Eating four extra portions of fruit and vegetables each day helps lower the risk of clinical depression and boosts people’s mental health to such an extent that it can offset half the negative psychological impact of divorce and a quarter of the damage of unemployment, new research has found.
The study, Does eating fruit and vegetables also reduce the longitudinal risk of depression and anxiety? is among the few which have found objective evidence linking fruit and vegetables and psychological health.
Co-author Dr Redzo Mujcic, of the Warwick Business School in England, said improved mental wellbeing was significant.
“If people eat around seven or eight portions of fruit and vegetables a day the boost in mental wellbeing is as strong as divorce pushing people the other way, to a depressed state,” Dr Mujcic said.
“We found being made unemployed had a very bad and significant effect on people’s mental health, greatly increasing the risk of depression and anxiety. But eating seven or eight portions of fruit and vegetables a day can reduce that by half.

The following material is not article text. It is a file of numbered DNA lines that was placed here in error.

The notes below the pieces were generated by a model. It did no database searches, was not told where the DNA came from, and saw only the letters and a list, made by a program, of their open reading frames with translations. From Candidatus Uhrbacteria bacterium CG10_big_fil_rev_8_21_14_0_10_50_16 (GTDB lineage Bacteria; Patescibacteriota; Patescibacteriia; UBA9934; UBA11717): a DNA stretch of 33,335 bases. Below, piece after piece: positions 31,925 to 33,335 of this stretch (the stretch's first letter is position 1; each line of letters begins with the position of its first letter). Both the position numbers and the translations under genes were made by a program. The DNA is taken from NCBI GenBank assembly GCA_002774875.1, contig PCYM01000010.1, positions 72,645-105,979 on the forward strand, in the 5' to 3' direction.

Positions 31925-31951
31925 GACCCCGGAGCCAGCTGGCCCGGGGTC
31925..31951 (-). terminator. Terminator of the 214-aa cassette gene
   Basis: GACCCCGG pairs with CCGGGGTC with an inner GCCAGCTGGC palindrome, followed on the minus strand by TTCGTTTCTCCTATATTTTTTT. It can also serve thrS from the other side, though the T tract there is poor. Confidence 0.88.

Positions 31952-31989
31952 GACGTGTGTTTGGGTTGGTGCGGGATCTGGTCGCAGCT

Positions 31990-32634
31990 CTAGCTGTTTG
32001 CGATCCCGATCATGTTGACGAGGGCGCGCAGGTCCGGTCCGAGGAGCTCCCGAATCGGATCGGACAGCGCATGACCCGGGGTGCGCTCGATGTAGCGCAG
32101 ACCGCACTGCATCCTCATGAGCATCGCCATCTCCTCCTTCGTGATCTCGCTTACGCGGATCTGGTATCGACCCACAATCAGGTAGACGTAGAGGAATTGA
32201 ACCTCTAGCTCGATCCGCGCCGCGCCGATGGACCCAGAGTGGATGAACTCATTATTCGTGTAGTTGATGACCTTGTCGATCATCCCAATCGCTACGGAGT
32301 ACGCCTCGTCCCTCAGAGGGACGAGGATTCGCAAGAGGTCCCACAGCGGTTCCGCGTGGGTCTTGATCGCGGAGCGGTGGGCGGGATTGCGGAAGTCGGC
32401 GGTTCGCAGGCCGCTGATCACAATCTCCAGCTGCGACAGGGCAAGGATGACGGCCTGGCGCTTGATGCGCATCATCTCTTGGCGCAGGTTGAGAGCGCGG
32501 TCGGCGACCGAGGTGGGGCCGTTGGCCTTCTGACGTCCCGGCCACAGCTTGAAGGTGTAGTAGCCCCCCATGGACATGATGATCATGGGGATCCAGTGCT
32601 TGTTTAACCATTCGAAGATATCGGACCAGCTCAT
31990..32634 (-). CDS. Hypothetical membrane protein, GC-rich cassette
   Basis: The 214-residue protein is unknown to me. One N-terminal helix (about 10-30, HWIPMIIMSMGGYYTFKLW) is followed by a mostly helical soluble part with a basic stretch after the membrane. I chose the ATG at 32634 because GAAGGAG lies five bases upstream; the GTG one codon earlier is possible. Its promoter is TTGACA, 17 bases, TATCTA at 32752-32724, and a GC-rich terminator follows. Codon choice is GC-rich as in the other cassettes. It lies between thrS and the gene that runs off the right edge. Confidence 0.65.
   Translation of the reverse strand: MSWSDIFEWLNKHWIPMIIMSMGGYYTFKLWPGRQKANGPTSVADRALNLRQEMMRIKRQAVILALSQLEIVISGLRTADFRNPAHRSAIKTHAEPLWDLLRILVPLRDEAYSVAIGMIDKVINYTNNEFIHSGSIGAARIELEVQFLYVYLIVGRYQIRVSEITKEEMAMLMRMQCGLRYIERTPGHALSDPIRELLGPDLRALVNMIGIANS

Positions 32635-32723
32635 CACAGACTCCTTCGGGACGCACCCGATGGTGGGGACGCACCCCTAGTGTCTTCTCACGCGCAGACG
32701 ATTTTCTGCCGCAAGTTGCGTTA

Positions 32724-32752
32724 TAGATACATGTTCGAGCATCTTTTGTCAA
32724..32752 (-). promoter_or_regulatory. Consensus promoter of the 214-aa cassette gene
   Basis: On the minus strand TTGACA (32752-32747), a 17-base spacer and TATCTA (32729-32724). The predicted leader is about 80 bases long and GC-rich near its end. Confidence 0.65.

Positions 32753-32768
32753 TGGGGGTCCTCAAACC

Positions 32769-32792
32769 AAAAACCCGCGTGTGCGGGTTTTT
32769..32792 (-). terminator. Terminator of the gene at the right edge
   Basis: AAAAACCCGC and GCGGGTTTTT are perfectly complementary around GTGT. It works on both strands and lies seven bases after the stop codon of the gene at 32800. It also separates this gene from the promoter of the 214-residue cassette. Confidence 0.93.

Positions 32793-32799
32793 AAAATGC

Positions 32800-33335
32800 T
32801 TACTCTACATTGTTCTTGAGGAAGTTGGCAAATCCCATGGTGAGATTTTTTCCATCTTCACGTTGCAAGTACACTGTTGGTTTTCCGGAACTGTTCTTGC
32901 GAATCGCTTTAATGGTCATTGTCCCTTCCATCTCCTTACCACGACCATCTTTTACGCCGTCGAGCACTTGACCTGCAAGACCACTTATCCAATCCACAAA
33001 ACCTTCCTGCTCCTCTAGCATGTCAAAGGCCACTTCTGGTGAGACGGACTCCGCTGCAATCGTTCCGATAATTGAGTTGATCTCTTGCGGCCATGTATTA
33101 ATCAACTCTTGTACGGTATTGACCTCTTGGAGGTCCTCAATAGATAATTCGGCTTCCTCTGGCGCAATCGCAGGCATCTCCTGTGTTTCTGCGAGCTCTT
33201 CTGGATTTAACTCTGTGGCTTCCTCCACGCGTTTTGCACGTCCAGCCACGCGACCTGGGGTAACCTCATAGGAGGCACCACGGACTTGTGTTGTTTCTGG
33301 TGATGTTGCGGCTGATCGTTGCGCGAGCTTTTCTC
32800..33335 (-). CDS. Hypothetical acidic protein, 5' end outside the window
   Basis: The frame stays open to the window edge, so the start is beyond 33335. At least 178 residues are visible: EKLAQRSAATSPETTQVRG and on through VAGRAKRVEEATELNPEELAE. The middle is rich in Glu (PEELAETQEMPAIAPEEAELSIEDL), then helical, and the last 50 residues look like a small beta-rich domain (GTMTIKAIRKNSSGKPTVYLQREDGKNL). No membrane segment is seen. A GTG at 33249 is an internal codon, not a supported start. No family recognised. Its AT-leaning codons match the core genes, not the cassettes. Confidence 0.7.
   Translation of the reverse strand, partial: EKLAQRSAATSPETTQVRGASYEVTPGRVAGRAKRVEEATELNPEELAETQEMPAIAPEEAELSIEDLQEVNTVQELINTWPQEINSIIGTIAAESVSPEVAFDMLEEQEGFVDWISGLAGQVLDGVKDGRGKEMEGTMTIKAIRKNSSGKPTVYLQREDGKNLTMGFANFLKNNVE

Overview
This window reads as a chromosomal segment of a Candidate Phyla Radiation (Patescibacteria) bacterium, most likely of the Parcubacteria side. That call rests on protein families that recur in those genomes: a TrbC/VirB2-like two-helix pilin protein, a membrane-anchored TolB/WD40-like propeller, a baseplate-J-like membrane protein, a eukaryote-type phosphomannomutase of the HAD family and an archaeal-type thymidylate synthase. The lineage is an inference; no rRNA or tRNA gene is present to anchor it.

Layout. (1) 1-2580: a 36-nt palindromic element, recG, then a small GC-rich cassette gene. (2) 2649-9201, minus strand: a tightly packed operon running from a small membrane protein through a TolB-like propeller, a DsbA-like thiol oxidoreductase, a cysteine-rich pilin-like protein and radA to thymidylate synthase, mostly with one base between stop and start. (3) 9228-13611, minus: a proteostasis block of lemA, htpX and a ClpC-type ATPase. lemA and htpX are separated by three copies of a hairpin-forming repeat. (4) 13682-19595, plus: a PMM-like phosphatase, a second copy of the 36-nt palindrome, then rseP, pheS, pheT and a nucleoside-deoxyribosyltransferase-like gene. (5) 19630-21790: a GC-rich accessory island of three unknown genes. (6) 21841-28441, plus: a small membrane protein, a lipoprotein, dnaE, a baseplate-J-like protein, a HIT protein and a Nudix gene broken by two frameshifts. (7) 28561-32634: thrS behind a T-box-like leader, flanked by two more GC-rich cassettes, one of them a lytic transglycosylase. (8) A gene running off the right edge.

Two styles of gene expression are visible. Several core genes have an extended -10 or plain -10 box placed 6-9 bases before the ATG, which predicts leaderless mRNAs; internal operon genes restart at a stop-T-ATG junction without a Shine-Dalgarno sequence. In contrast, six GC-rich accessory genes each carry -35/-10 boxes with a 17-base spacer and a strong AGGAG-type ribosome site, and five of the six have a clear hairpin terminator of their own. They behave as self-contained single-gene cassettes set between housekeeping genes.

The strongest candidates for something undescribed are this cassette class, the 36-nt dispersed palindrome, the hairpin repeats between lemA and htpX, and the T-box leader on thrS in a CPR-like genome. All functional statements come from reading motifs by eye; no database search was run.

“And the effect is a lot quicker than the physical improvements you see from a healthy diet. The mental gains occur within 24 months, whereas physical gains don’t occur until you are in your 60s.”
Dr Mujcic and co-author Professor Andrew Oswald used data from the Household, Income and Labour Dynamic in Australia (HILDA) survey, which has been undertaken annually since 2001.
In the survey, respondents are asked if they have been diagnosed with depression or anxiety, as well as several questions about their diet and lifestyles.
The study used responses from 7,108 people who said they had not been diagnosed with depression or anxiety in 2007 to see if their diet could predict their chance of depression two years later.
The results revealed the more fruit and vegetables people ate the less likely they were to be diagnosed with a mental illness later on.
“If people increase their daily intake of fruit and vegetables from zero to eight they are 3.2 percentage points less likely to suffer depression or anxiety in the next two years,” Dr Mujcic said.
“That might not sound much in absolute terms, but the effect is comparable to parts of major life events, like being made unemployed or divorced.”
The authors say the next step is to undertaken a randomised controlled trial to examine the casual relationship between diet and psychological wellbeing in society.